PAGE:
Nam says SO, ALL THE WORKERS ARE IN ONE SEPARATE...

Kamal says IN ONE SEPARATE
SECTION, ONE SEPARATE PART
OF TOWN BASICALLY.
THEY'RE LITERALLY IN A GHETTO
WHERE THE WORKERS LIVE,
THE INDUSTRIAL AREA.
AND WHAT HAPPENS THERE IS THAT
YOU HAVE A POPULATION
LIKE--WHETHER IT'S QATAR OR
SAUDI ARABIA OR DUBAI--THAT IS
SO EXTREMELY WEALTHY THAT IT
SHIELDS THEM FROM--FROM THE
EXPERIENCE OF THE DOMESTIC--OF
THE CONSTRUCTION WORKERS WHICH
THEY IMPORT BY THE MILLIONS
BECAUSE OBVIOUSLY THERE AREN'T
ENOUGH QATARI MEN TO DO THE
CONSTRUCTION WORK.
SO, YOU HAVE TO--YOU HAVE TO
BRING IN--IN FACT, 100 percent OF THAT
LABOUR IS--IN THE CONSTRUCTION
INDUSTRY--IS IMPORTED.

Nam says I WAS GOING TO ASK BECAUSE MAYBE
QATAR MEN THINK THAT'S BENEATH
THEM TO DO, MAYBE?

Kamal says WELL, CERTAINLY.

Nam says YEAH.

Kamal says THEY COULD NOT POSSIBLY LIVE ON
THE WAGES THAT THESE WORKERS RECEIVE.
AND WHAT HAPPENS HERE IS JUST
THE KIND OF THE HUBRIS OF AN
ECONOMY THAT HAS DONE SO WELL.
AND NOW ALL THE JOBS THAT
THEY'RE--LIKE, THEY--THEY DON'T
WANNA DO, THEY CAN DO, IT JUST
GETS FARMED OUT.
IT JUST GETS FARMED OUT TO
PEOPLE WHO ARE EITHER DARK
SKINNED OR DARKER SKINNED.

Nam says AND THEY'RE SO FAR REMOVED FROM
THEIR DAILY EXISTENCE, YOU KNOW?

Kamal says THEY'RE COMPLETELY OUT OF SIGHT.

Nam says YEAH.

Kamal says I MEAN, THEY BASICALLY SORT OF
BUST IN AND OUT OF BETWEEN THE
CONSTRUCTION SITE AND THE HOME.
THEY'RE ALLOWED TO KIND OF GO
INTO--I MEAN, THEY'RE ALLOWED TO
ROAM FREELY OBVIOUSLY IN THE
INDUSTRIAL AREA, BUT YOU DON'T
SEE MANY OF THEM JUST WALKING
DOWN THE DOWNTOWN PARTS OF DOHA
UNLESS THEY'RE ALSO WORKING,
WORKING THERE.

Nam says AND WHAT ARE PEOPLE GIVING UP
WHEN THEY MIGRATE TO QATAR?

Kamal says THEY'RE CERTAINLY GIVING UP THE
FAMILY CONNECTIONS THAT THEY HAVE.
I SPOKE AGAIN TO MANY
MEN--'CAUSE, YOU KNOW, IN HONG
KONG I TALKED TO WOMEN.
SO, IN QATAR I TALKED TO MEN WHO
HAVE NOT SEEN THEIR SPOUSES OR
THEIR CHILDREN FOR MANY, MANY
YEARS.
THEY'RE GROWING--THEY'RE GROWING
AWAY--THE CHILDREN ARE GROWING
UP AWAY FROM THEM.
AND I WILL SAY HOWEVER THAT
THEY--WHEN THE CONTRACTS ARE ALL
SORT OF LEGAL, AND THEY GET THE
MONEY THEY WERE PROMISED...
THESE MEN ARE THEN ABLE TO
SAVE MUCH MORE THAN THEY WOULD
HAVE BEEN ABLE TO IN THEIR
HOME--IN THEIR HOME COUNTRY--SRI
LANKA IN THIS CASE.
IT'S JUST SIMPLY--IN SOME CASES,
YOU GET PAID FOUR TIMES AS MUCH
AS YOU WOULD HAVE BEEN PAID IN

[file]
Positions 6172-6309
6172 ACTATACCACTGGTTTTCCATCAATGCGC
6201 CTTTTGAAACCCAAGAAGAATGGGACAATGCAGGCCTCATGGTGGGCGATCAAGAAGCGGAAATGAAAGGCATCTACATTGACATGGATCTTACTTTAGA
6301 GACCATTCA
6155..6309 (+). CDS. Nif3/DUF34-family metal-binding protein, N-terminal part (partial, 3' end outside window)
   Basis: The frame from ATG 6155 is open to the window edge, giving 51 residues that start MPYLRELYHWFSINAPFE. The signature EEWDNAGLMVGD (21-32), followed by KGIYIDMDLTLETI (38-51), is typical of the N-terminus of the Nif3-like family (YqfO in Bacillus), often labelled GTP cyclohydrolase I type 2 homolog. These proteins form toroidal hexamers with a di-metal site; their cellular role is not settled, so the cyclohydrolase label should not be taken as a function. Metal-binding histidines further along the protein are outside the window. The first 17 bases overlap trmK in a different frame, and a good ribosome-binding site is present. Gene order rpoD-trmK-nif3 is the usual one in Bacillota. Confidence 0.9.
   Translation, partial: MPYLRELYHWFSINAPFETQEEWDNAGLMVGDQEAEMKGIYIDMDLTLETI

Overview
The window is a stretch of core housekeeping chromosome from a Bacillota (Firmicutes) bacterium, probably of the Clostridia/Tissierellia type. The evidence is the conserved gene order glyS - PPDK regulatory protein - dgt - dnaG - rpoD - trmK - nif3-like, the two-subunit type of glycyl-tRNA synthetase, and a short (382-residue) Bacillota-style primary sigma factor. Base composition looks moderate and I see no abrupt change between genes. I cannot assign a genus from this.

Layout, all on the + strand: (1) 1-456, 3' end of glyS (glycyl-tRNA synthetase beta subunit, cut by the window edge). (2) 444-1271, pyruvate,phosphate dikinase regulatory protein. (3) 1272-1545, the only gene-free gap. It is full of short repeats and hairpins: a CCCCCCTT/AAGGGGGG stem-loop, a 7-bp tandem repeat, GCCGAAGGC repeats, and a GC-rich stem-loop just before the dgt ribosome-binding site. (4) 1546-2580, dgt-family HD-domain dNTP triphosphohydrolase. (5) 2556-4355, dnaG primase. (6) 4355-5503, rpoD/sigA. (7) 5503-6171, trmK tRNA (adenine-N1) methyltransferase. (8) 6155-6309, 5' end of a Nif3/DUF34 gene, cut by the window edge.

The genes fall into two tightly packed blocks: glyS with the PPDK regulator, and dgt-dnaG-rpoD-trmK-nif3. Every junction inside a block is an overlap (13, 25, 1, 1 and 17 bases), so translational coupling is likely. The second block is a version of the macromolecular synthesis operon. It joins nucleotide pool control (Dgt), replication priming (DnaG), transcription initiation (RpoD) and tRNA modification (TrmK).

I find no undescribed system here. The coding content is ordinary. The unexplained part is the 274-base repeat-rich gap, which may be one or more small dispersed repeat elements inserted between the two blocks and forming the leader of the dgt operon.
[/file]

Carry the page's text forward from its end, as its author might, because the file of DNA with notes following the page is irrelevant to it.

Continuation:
SRI LANKA.
NOW AGAIN, THAT'S A SALARY THAT
YOU AND I WOULD NOT ACCEPT.
LIKE, I WOULD NOT GO AND WORK IN
DOHA FOR 400 dollars A MONTH, BUT TO
SOME OF THESE WORKERS, 400 dollars A
MONTH IS A WINDFALL.

Nam says WHEN YOU SEE PEOPLE--MIGRANTS ON
BOATS--I ALWAYS THINK, "WELL,
WHATEVER THEY'RE LEAVING MUST BE
WORSE...

Kamal says RIGHT.

Nam says THAN WHAT THEY'RE--YOU KNOW,
BEING IN A BOAT IN THE MIDDLE OF NOWHERE."

Kamal says RIGHT.
AGAIN, IF YOU--YOU'RE FACING
DEATH ON YOUR JOURNEY ACROSS THE
SEA OR DEATH AT HOME.
AND YOU CHOOSE, "OK, I'D RATHER
DIE IN SEA THAN DIE IN A WAR ZONE."
THAT TELLS YOU WHAT A HARD
DECISION THAT IS.
AND ESPECIALLY--I MEAN, IF I
WERE BY MYSELF, THAT WOULD BE
ONE THING.
BUT TO TAKE YOUR CHILDREN AND TO
PUT YOUR CHILDREN THROUGH THAT RISK.
AND LARGELY, THE PEOPLE WHO
ARE--WHETHER IT'S SYRIAN, IRAQI,
LIBYAN, THIS IS THE WAVES OF
MIGRATION NORTH AFRICA AND THE
MIDDLE EAST TOWARDS EUROPE AT
THE MOMENT THAT WE'RE SEEING, AS
WE SPEAK, IS A LARGELY BROWN
WAVE OF MIGRANTS.

Nam says AND YOU SPENT SOME TIME IN THE U.K.
AND YOU ALSO WRITE ABOUT SOME OF
THOSE EXPERIENCES.
AND IN THE BOOK YOU GO BACK, AND
YOU SAID SOMETHING THAT I
THOUGHT WAS REALLY INTERESTING.
YOU TALKED ABOUT THE PREVENT PROGRAM.
CAN YOU TELL US A LITTLE BIT
ABOUT THAT?

The caption changes to "tvo.org/current-affairs"

Kamal says OK, IT'S PART OF THIS SORT
OF--PART OF THE CULTURE OF THE
POST-9-11 WORLD IN GENERAL.
AND IN THE U.K., PARTICULARLY
THE JULY 7 BOMBINGS IN LONDON, 2005.
AND IT IS--IT'S A KIND OF A
PRE-EMPTIVE STRIKE, IN A WAY,
AGAINST TERRORISM.
IT HAS DIFFERENT COMPONENTS, BUT
ONE OF THEM IS PREVENTING PEOPLE
FROM BECOMING RADICALIZED.
AND BY THAT I MEAN MUSLIM, YOUNG
MUSLIM MEN AND WOMEN FROM
BECOMING RADICALIZED.
AND WHAT IT IS IS, IT KIND OF
IMPLIES THAT THERE IS A KIND OF
A--THE CONVEYOR BELT THESIS THAT
IF YOU START BY JUST